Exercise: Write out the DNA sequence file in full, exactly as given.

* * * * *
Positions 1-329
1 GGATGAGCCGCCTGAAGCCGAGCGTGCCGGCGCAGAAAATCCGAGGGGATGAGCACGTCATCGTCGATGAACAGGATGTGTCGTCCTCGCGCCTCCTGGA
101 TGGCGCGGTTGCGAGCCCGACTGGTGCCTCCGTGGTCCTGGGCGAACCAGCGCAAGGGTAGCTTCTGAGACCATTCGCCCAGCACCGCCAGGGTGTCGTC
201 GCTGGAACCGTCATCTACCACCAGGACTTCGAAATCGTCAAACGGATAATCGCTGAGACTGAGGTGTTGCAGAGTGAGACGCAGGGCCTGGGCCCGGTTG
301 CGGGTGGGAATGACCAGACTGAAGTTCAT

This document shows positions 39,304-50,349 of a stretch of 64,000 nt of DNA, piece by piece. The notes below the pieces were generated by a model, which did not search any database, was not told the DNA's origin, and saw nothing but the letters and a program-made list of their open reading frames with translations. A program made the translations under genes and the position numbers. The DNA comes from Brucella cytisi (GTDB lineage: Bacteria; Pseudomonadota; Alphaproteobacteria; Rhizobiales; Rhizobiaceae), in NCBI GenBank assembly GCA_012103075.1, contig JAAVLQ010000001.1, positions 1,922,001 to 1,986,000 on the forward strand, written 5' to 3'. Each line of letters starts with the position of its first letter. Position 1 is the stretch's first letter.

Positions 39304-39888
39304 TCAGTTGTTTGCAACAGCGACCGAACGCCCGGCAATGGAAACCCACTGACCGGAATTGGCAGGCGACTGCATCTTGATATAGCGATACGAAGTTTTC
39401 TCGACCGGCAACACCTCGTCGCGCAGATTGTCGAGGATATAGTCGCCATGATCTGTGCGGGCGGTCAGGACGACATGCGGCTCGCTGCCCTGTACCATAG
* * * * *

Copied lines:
Positions 1-329
1 GGATGAGCCGCCTGAAGCCGAGCGTGCCGGCGCAGAAAATCCGAGGGGATGAGCACGTCATCGTCGATGAACAGGATGTGTCGTCCTCGCGCCTCCTGGA
101 TGGCGCGGTTGCGAGCCCGACTGGTGCCTCCGTGGTCCTGGGCGAACCAGCGCAAGGGTAGCTTCTGAGACCATTCGCCCAGCACCGCCAGGGTGTCGTC
201 GCTGGAACCGTCATCTACCACCAGGACTTCGAAATCGTCAAACGGATAATCGCTGAGACTGAGGTGTTGCAGAGTGAGACGCAGGGCCTGGGCCCGGTTG
301 CGGGTGGGAATGACCAGACTGAAGTTCAT

This document shows positions 39,304-50,349 of a stretch of 64,000 nt of DNA, piece by piece. The notes below the pieces were generated by a model, which did not search any database, was not told the DNA's origin, and saw nothing but the letters and a program-made list of their open reading frames with translations. A program made the translations under genes and the position numbers. The DNA comes from Brucella cytisi (GTDB lineage: Bacteria; Pseudomonadota; Alphaproteobacteria; Rhizobiales; Rhizobiaceae), in NCBI GenBank assembly GCA_012103075.1, contig JAAVLQ010000001.1, positions 1,922,001 to 1,986,000 on the forward strand, written 5' to 3'. Each line of letters starts with the position of its first letter. Position 1 is the stretch's first letter.

Positions 39304-39888
39304 TCAGTTGTTTGCAACAGCGACCGAACGCCCGGCAATGGAAACCCACTGACCGGAATTGGCAGGCGACTGCATCTTGATATAGCGATACGAAGTTTTC
39401 TCGACCGGCAACACCTCGTCGCGCAGATTGTCGAGGATATAGTCGCCATGATCTGTGCGGGCGGTCAGGACGACATGCGGCTCGCTGCCCTGTACCATAG